Recognized for their efforts to inspire and encourage a new generation of young people to consider careers in STEM, UT Southwestern’s Health Professions Recruitment and Exposure Program (HPREP) and Science Teacher Access to Resources at Southwestern (STARS) were both selected to receive a 2020 Inspiring Programs in STEM Award from INSIGHT Into Diversity magazine. The award honors colleges and universities that encourage and help students from underrepresented groups to enter the fields of science, technology, engineering, and mathematics.
“STEM programs are rarely recognized for their dedication to underrepresented students. Through this award we honor colleges and universities that have created opportunities for everyone to pursue a career in a STEM field,” said Lenore Pearlstein, owner and publisher of INSIGHT Into Diversity magazine, the largest and oldest diversity and inclusion publication in higher education.
“I am excited to receive this prestigious award recognizing the efforts of our incredible STARS and HPREP teams,” said Dr. Shawna Nesbitt, Associate Dean, Student Diversity and Inclusion. “We are committed to increase the pipeline of diverse candidates entering into science and health careers. Both are long-standing programs at UT Southwestern and have been well received in the Dallas community.”
Launched more than 35 years ago, HPREP exposes DFW-area high school students to medicine and science through workshops, a college fair, and mentoring with students from the UT Southwestern Medical School, School of Health Professions, and Graduate School of Biomedical Sciences.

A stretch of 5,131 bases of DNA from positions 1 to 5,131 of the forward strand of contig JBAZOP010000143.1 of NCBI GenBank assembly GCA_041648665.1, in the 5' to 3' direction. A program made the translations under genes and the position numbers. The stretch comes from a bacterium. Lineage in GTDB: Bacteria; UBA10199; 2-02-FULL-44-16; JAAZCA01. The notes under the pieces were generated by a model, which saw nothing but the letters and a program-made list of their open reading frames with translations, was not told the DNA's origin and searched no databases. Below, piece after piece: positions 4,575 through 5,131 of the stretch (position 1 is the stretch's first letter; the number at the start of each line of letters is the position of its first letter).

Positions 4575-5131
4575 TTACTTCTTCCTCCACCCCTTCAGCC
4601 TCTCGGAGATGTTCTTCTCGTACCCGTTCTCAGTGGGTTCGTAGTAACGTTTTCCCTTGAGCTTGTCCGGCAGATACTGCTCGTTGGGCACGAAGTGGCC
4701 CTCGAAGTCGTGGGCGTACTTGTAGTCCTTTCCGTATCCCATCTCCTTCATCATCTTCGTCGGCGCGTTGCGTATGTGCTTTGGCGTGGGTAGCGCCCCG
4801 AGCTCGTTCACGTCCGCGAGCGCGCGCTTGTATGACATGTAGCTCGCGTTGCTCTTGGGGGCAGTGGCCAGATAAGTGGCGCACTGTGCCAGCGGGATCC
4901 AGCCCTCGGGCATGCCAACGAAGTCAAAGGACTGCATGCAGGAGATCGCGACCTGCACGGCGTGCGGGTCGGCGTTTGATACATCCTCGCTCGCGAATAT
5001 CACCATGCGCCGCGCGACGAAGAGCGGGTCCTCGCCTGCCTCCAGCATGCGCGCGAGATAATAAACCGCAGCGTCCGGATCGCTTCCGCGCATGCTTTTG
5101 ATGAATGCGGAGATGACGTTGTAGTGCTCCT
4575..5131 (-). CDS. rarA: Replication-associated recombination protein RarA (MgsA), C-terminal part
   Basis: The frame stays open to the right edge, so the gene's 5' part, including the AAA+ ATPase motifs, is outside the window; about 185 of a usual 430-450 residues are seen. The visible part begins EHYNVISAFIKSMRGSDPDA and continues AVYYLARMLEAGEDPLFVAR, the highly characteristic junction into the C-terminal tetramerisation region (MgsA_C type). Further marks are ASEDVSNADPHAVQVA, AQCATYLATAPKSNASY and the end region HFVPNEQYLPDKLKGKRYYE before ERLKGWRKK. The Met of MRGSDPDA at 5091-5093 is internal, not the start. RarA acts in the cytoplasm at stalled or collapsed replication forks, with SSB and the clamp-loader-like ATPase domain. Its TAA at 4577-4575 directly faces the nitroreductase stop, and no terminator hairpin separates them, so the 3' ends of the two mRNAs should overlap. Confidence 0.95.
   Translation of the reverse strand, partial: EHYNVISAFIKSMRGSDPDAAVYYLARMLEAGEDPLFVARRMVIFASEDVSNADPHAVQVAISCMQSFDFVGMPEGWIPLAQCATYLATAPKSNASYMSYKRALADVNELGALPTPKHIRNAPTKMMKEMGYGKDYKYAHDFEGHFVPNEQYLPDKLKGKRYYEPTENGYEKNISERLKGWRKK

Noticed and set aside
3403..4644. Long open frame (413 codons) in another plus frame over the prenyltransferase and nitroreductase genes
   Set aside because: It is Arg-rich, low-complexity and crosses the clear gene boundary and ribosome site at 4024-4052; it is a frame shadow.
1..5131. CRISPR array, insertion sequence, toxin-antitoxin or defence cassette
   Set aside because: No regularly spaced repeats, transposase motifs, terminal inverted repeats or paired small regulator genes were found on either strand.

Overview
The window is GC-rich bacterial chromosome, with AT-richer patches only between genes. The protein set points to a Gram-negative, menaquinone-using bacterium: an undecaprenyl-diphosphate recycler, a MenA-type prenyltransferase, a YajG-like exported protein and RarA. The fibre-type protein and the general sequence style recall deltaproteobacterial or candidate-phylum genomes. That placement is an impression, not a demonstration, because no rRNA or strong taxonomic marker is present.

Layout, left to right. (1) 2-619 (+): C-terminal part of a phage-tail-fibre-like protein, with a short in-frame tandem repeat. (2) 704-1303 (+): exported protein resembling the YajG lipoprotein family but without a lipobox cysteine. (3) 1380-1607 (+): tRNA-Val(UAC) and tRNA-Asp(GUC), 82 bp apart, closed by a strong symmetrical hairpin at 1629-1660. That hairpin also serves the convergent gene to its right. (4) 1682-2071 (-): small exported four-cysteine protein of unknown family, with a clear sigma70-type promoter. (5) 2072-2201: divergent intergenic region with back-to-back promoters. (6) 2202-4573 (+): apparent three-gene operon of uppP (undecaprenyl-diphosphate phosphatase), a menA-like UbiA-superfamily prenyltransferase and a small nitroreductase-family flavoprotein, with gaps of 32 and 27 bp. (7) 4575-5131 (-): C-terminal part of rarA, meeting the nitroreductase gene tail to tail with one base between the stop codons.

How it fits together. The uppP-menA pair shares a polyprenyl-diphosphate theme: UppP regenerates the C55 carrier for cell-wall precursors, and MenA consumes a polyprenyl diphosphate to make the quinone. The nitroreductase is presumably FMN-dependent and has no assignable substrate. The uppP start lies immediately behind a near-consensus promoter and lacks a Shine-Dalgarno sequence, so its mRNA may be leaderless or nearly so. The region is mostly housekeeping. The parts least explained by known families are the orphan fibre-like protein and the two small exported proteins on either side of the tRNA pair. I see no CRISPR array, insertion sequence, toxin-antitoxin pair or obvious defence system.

“We have expanded the program in the past five years to accommodate 180 students,” said Dr. Nesbitt, who is a Professor of Internal Medicine. “It is a great example of building the pipeline into STEM fields, community engagement, and education, with the added benefit of facilitating the development of strong leadership skills for our current students. Our goal is to engage new prospective students while strengthening the bond between our current students and young students in the community.”
Since 1991, STARS has focused on improving science education in North Texas – with a special emphasis on urban school districts. It serves more than 20,000 teachers and close to 90,000 students in 4,000 schools in DFW with numerous no-cost programs and resources.
Quickly adjusting to the coronavirus pandemic, STARS went virtual with its recent summer programs and increased participation in the process. Its three longtime camps – biology, chemistry, and physics – along with its new middle school camp provided students and teachers with equipment and supplies to perform experiments at home. STARS also hosted a remote Summer Seminar Series, with almost 200 registrations for each of the six seminars offered.
“We are particularly excited that the registration for these events was greater than last year when the seminars were offered on campus. Plus the seminars were recorded and viewed by thousands afterward as professional development for teachers and a student STEM engagement resource,” said Dr. Joel Goodman, STARS Director and Professor of Pharmacology.
“STARS remains committed to the concept that every student in our area deserves a robust science education, one that fosters curiosity in the world around them and beyond, and prepares them to do well in college or other careers in the biomedical sciences,” added Lynn Tam, STARS Assistant Director. “The fact that some current UT Southwestern students began their interest in science in STARS camps, medical center student tours, science ambassador and mentoring programs, science and medicine Exploring programs, summer research programs, and symposia attest that we are succeeding, although much more work needs to be done.”